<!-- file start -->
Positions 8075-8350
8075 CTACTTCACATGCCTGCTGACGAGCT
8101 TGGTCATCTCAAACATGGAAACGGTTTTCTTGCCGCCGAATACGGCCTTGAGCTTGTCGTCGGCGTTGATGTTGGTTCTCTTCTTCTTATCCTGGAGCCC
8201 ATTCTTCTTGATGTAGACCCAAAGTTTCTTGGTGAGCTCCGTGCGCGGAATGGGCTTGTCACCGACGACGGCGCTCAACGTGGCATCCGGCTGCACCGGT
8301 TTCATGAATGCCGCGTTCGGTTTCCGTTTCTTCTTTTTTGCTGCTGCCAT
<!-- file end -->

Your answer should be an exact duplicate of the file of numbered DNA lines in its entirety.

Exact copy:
Positions 8075-8350
8075 CTACTTCACATGCCTGCTGACGAGCT
8101 TGGTCATCTCAAACATGGAAACGGTTTTCTTGCCGCCGAATACGGCCTTGAGCTTGTCGTCGGCGTTGATGTTGGTTCTCTTCTTCTTATCCTGGAGCCC
8201 ATTCTTCTTGATGTAGACCCAAAGTTTCTTGGTGAGCTCCGTGCGCGGAATGGGCTTGTCACCGACGACGGCGCTCAACGTGGCATCCGGCTGCACCGGT
8301 TTCATGAATGCCGCGTTCGGTTTCCGTTTCTTCTTTTTTGCTGCTGCCAT